Friday, December 19, 2008

A Long Bridge to Detroit

The automakers will receive their first installment of their bailout on December 29. It was not as much as they were hoping to get, and it was not nearly as much as most analysts say they are going to need.

While I was not supportive of the bailout, I must say that it is not as bad as it could have been today, nor is it as bad today as it probably will be in the next six months. Of course I have no way of knowing exactly how this will all play out, but it seems to be frighteningly similar to a Nigerian e-mail scam.

You know the story, Great Uncle Joseph Hazzid, a diplomat and businessman, was assassinated by rebels but left behind $25.2 million American in a bank in Lagos. Unfortunately, the family cannot access the money unless they find a most sincere and trustworthy foreign agent to assist them. This trustworthy soul will receive a full 20% of said funds as thanks for the assistance.

The fish nibbles at the bait. Correspondence takes place. There is a back and forth and trust is established. The money is very close to being free. But then a catch develops. A small pittance must be delivered to the family in advance to assist them with the paperwork. Later, another pittance is needed to free up regulators. Then another. And another. Every fiber within the fish says cut the losses...but the goal is so close at hand.

It is hard, of course, to consider $17.4 billion a pittance. Unfortunately, when it is compared to what will be necessary to elevate these companies to profitability, it is but that.

This deal does ask for the companies to strive for a new business model. Unfortunately for the executives, they have partners in this mess. And while one begrudging partner, the UAW, has been asked kindly to please deliver on some concessions, the second partner, the US government, which through shortsighted energy policy, monetary policy, heavy regulation, and its unrelenting pursuit of a cooler climate, caused most of this problem to begin with, has agreed to make no concessions at all. This money buys the government, from a practical standpoint, an electric prod with which to herd the cattle toward the government's desired corral. (This would be the big green corral where physics has little import and economics even less.)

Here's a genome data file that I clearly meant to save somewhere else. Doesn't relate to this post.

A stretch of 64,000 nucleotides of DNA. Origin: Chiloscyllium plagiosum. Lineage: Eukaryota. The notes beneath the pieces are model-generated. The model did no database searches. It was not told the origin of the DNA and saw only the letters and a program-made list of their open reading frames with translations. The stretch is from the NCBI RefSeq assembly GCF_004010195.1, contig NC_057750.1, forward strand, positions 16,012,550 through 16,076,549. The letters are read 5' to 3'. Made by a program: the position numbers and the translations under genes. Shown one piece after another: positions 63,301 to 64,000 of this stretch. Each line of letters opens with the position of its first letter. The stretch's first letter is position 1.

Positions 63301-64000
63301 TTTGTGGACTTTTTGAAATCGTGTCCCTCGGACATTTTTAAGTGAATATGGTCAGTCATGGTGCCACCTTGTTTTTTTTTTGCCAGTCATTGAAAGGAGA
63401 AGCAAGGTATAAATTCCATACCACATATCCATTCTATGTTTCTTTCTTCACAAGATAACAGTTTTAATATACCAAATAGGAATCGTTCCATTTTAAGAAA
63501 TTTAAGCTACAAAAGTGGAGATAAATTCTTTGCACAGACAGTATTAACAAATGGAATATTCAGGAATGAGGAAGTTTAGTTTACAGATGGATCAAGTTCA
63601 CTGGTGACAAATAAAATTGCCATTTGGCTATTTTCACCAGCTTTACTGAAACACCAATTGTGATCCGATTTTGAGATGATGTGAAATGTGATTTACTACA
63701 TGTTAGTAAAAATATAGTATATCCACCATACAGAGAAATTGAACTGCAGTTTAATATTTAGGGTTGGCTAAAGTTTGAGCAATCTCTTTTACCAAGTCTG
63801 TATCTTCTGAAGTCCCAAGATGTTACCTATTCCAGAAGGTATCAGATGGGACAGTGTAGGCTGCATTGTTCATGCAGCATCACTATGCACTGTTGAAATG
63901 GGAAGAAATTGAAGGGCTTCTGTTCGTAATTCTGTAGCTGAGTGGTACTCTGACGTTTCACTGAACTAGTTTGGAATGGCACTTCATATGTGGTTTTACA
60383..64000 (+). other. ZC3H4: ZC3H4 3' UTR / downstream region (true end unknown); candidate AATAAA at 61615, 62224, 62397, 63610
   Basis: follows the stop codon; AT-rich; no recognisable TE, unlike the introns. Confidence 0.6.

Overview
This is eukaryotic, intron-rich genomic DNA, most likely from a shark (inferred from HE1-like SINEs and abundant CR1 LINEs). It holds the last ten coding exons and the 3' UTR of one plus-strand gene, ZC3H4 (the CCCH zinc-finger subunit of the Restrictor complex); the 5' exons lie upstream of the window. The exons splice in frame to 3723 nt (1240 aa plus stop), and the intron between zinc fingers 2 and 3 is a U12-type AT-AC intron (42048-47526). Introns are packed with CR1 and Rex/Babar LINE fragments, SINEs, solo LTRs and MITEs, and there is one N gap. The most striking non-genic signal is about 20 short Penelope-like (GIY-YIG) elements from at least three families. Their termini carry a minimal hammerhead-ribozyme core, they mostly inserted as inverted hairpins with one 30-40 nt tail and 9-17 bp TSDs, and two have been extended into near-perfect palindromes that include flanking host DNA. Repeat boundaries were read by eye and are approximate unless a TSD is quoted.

The biggest fly in the ointment however, is the overall economy. A credit crunch that affects all but the most qualified of buyers is still in place. Unemployment figures are bulging like the midsection of a gluttonous Santa, and many people who are employed are not buying anything right now because a job is nothing to take for granted these days. Who is going to buy enough of these products to enable the Big 3 to get back on their feet in the short amount of time allotted?

In the meantime, where, exactly, will this money be used? Even with extended plant shut downs in vogue these days, UAW workers still receive 95% of their base pay. (Incidentally, how many out of work construction workers do you know that would like to have a deal like that?) And don't forget, legacy costs have not gone away either. I guess those $1 executives will come in handy.

This whole bailout measure was presented as a bridge loan to the companies. Only enough money will be given to the troubled automakers to allow them to get back on the path to profitability. It could not have been presented in any other way. Detroit was a good citizen fallen on hard times, its major industry having spread wealth across an entire nation. It needed help, and it needed it quickly. This was not welfare, it was a loan.

Washington responded in the only way that it knows how. With ponderous inexactitude, the taxman wore a white hat.

I grumbled and groaned during the whole process, but now that the first hurdle has been crossed, I am pulling madly for Detroit. The money is committed. It will be spent. As a Michigander that does not want to have to pull up stakes, I want this plan to work.

Not too far from GM world headquarters sits the 7,500 foot Ambassador Bridge. Upon its completion in 1929 the steel structure, which crosses the Detroit River from Detroit to the city of Windsor, Ontario, could boast the longest suspended bridge span in the world. It did that for all of two years.

The much longer bridge that was financed today runs all the way from Washington, DC. to Detroit. In order for this whole thing to work, I hope that the cars traveling along this new bridge to viability contain people who are as wise as they think that they are, have good reasons for the all the confidence that they enjoy, are a lot less belligerant than previous travellers, and very hopefully, contain only a few necessary bureaucrats.

We can always hope.

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